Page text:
If looking for a more thorough walk-through of moving files and databases from server to server, visit Migrating WordPress to a New Server.
In case you’re interested, you can also move between WordPress.com and WordPress.org.
Several years ago, I did a WordPress install at domain.com/blog and had a static homepage (i.e. not served up by WordPress). I’m not going to tell you that you should or shouldn’t do that. I’m going to tell you how to go from one to the other. For me, I moved WordPress from /blog to /.
But I was concerned about the database and my URLs. 2 key points:
- Below is a simple, 5 minute or less process to change the database references via search and replace.
- WordPress handles all the redirects automatically. It’s smart enough to know that domain.com/blog/my-favorite-post is now located at domain.com/my-favorite-post.
Although it feels like a daunting task — changing from domain1.com to domain2.com, or changing from domain.com/blog to just domain.com, or from domain.net to domain.com — it’s very simple, quick, and easy.
From that page, you can download the PHP script that works for MySQL databases (not just WordPress sites) without messing it up (i.e. it works, unlike search and replace in a text editor). Reference the changelog for learning the nitty-gritty details. For most applications, either version of the script — from the website’s download link or from the website’s GitHub link — will work just fine.
4 Simple Steps
All you have to do is follow the instructions. Here is a synopsis of the major steps:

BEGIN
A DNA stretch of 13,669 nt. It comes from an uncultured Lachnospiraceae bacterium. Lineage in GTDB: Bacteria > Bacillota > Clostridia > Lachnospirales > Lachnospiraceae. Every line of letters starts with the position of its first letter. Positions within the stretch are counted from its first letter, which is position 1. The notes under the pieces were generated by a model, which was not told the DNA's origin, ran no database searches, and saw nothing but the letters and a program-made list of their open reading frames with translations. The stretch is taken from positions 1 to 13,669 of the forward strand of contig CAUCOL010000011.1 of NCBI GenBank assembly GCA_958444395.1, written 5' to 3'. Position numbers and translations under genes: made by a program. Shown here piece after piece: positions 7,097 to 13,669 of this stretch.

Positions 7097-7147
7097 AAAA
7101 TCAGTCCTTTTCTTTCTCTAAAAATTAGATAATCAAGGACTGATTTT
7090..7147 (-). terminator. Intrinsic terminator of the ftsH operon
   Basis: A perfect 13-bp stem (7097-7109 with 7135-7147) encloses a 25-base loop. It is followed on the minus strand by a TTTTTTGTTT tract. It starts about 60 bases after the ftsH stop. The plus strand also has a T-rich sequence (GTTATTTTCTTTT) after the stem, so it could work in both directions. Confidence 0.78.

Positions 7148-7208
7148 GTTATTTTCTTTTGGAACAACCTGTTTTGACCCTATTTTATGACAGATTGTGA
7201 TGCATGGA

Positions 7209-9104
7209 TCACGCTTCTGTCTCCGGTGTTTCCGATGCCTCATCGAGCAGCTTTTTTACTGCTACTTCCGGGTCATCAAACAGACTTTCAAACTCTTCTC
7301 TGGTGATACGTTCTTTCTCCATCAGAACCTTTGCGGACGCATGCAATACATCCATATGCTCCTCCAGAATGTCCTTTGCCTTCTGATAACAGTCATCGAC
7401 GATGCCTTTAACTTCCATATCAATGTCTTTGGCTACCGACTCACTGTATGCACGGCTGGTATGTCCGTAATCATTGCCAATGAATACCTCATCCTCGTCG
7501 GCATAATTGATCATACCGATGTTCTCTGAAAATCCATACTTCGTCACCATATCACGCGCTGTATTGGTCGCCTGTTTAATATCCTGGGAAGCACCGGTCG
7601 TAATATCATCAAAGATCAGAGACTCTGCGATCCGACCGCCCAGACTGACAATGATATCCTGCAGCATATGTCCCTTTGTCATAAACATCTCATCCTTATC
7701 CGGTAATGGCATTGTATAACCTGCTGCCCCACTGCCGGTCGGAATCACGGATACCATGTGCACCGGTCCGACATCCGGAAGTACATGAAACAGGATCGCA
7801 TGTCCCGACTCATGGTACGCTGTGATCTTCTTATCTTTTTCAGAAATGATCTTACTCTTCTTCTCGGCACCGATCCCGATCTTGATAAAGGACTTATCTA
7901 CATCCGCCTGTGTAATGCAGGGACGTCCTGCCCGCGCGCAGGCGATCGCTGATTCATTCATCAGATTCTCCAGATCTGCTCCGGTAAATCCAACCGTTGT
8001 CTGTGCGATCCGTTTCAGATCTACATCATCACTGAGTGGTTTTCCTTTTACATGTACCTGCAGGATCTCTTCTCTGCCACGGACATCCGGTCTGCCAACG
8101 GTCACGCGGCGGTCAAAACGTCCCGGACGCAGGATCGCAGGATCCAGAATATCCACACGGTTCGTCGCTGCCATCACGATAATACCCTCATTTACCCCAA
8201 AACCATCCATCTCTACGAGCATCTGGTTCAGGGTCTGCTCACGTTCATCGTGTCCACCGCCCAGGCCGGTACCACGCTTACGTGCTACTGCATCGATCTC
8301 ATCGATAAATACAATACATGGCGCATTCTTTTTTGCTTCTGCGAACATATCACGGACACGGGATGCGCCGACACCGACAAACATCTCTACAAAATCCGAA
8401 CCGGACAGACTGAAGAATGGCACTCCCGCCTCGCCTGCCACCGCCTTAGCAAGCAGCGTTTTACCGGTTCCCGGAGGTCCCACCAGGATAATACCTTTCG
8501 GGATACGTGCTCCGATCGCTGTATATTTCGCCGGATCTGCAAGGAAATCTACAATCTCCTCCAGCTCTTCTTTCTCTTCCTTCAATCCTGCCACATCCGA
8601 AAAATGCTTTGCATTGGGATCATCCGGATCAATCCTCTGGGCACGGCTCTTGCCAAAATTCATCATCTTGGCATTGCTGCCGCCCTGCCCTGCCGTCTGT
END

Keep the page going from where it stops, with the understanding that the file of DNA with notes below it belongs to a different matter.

- BACKUP FILES AND DATABASE. Then copy files from the old location to the new location (new server, new directory, whatever). If moving to a new server, it may take a while. If moving from one directory to another on the same server, it should take a much shorter time.
- Once the files are in the location you want them to be (maybe you didn’t move them at all because you’re just changing from domain1.com to domain2.com on the same server), upload the PHP script from interconnect/it to the same directory where wp-config.php is located. Then navigate to domain.com/name-of-the-script.php (this should take about 2 seconds)
- Follow the on-screen instructions (screenshots below) and enter your search-and-replace terms. For example, search for “domain1.com” and replace with “domain2.com”. Tip: Look in your database .sql exported backup file to see how your database is setup — should you search-and-replace with or without a trailing slash? — look for details like that. It’ll ask you to confirm your action, and once you click to proceed, it’ll be done in the blink of an eye. (all this should probably take about 1 minute)
- Delete the PHP script from your server. Don’t just rename it; delete it.
Following are screenshots for step #3, above:
Again, make sure to delete the script after using it. Do not leave it up longer than the 2 minutes it takes to run it. If cannot complete the task immediately after uploading the PHP script, delete it from the server and re-upload it when you’re ready to run it because anyone that can access the file’s URL could run this script; it’s not password-protected.
I hope this quick tip saves you the error of your text editor Find and Replace ways and saves you the time and hassle of using another method. You could even say I just saved you $75+. If you feel inclined, you may donate at the PHP script’s download page.
Please share your experiences in the comment area below.